"Great and magnificent, with twenty-four feet thick walls from top to bottom, made up of four solid ramparts defended by its half-moons with a 'maschio' in the middle, thirty-six feet solid and without any earth it was surrounded by big walls with seven ramparts", San Secondo’s castle in the description of Gerolamo Rustici, a Piacentine poet belonging to the court of Pier Maria II Rossi; and this written image corresponds to the one painted on the ceiling of the fabulous 'Camera d’oro' of Torrechiara, where Gerolamo Bembo gathers in a triumphant affrescoe all the fortresses which rebelled during the Rossi feuds.
The castle’s construction began with Bertrando Rossi around 1385. The fortress is situated in a position of strategical and commercial importance on the line of the Francigena road which connects Milan with Parma, which then continues towards Rome via Bologna and Florence: just to the east runs the Taro river, which is about to join into the righthand side of the Po river, which is navigable as far as the estuary.
From Troilo I (feudatory since 1502 till 1521) and his successors Pier Maria III (1521-1547) and Troilo II (1547-1591), the Rossi of San Secondo become tightly related to the most important italian families - Riario, Sforza, Medici, Gonzaga, Rangone - and the ancient fortress is tranformed into an elegant Renaissance castle. The court of San Secondo during the 16th century is open to the collaboration and the patronage of illustrious artists and literary men, from Pietro Bembo to Francesco Mazzola 'the Parmigianino', from Benvenuto Cellini to the great Pietro Aretino 'Scourge of Princes'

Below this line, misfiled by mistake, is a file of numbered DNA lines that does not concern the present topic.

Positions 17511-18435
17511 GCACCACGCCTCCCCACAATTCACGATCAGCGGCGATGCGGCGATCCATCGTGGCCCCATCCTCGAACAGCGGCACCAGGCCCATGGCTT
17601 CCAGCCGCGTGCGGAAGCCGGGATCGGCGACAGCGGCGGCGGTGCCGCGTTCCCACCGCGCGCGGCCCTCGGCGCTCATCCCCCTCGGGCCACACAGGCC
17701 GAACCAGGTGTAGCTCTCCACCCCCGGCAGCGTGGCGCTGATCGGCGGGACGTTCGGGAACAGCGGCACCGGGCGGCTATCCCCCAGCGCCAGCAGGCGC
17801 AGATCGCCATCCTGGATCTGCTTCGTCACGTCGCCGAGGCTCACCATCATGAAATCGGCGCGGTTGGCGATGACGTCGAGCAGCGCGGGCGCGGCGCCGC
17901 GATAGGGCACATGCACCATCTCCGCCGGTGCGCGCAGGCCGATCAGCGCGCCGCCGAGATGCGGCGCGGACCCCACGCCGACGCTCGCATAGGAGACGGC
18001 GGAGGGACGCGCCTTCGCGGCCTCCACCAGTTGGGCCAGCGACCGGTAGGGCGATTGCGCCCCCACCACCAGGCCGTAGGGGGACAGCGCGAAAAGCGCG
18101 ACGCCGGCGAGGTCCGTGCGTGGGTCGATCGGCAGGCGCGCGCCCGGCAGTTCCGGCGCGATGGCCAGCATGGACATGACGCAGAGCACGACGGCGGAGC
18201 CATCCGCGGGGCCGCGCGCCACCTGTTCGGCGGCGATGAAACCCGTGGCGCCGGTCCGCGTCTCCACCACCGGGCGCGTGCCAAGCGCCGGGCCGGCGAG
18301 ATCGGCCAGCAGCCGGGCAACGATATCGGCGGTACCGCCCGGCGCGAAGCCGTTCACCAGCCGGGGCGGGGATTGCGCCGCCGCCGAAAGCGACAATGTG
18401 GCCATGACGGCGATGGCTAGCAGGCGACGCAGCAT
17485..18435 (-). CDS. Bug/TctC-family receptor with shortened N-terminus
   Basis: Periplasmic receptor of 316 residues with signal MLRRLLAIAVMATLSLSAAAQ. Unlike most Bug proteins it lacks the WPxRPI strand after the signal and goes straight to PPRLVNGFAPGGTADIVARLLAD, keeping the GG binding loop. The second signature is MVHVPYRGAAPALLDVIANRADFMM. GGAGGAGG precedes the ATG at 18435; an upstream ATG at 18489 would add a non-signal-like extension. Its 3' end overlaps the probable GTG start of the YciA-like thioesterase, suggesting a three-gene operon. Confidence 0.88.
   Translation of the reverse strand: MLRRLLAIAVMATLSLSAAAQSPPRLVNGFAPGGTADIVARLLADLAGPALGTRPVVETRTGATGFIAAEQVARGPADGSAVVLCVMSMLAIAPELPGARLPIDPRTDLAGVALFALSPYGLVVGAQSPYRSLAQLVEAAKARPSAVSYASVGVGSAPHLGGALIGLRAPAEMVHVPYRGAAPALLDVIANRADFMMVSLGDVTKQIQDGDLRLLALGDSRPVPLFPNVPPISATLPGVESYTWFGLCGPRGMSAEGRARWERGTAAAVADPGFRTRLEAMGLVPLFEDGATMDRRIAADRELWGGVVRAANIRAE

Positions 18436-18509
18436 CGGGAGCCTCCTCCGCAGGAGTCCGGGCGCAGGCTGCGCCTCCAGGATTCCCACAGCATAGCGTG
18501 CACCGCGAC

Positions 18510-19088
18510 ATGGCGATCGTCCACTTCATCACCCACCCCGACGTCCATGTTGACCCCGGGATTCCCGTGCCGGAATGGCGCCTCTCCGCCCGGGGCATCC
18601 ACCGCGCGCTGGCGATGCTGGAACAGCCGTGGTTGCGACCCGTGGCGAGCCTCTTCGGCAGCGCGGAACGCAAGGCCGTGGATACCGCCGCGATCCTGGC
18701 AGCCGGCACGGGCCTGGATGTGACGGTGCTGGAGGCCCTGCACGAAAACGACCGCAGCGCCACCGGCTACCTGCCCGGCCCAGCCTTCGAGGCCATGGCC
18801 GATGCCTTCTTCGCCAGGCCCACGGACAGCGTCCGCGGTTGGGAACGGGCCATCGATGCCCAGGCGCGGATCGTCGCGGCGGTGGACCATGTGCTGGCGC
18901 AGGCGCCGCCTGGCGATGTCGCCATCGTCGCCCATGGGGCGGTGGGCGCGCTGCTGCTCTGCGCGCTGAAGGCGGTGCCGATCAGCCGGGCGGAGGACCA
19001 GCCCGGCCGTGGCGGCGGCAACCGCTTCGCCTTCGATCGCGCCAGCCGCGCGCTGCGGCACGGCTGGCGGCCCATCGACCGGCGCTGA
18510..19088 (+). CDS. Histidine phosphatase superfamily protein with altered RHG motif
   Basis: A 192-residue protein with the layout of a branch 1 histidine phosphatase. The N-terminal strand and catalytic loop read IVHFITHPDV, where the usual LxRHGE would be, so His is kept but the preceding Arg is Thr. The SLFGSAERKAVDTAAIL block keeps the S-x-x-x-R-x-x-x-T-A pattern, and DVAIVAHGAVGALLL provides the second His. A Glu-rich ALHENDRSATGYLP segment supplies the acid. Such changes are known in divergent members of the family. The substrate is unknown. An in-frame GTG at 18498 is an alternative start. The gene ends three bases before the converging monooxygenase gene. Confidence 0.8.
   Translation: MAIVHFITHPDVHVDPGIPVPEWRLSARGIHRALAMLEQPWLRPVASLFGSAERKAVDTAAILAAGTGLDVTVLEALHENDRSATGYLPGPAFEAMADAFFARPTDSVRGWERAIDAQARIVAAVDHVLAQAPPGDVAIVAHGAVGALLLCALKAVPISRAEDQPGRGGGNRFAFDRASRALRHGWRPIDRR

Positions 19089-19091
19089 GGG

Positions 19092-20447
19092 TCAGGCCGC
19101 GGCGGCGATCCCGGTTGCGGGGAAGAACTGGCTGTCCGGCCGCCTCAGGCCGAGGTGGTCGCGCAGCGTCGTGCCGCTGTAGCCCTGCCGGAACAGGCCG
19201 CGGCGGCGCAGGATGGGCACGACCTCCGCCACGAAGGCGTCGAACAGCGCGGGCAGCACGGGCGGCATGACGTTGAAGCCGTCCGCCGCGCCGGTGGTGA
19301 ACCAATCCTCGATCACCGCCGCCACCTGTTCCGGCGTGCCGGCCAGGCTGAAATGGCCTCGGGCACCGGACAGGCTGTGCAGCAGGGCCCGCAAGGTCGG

All the rooms were embellished with considerable magnificence. The Room of the Gold Dunky (nearly 1530) is very suggestive, with the original and unique frescoe’s representation of the homonymous roman of Apuleio, seventeen pictures for a strip cartoon "ante litteram". The Room of the Caesars is coeval, the small office of the count Pier Maria III, of evident Mantuan School (Giulio Romano’s disciples).
In the Gallery of Aesop and the Rooms with fables the iconography reflects the political moments lived by the family, with the cruel references to the contrasts during the fourties with the established power (the Pope Paolo III, Alessandro Farnese).
The Representation’s Rooms are inspired to classical mythology, allegory of the regret for the lost positions but also pitiless self-criticism to get into Farnese’s, new dukes of Parma, good books (Orazio Sammacchini and other artists of the Bolognese School).
The great and magnificent Room of the "Gesta Rossiane", with its imposant pictorial ornament (nearly 1200 metres square of frescoes) celebrates, by allusions to a general peace, the great story and feats of the noble family since 1199 till 1542 (Cesare Baglione, Jacopo Bertoja, Giovan Antonio Paganino, Ercole Procaccini).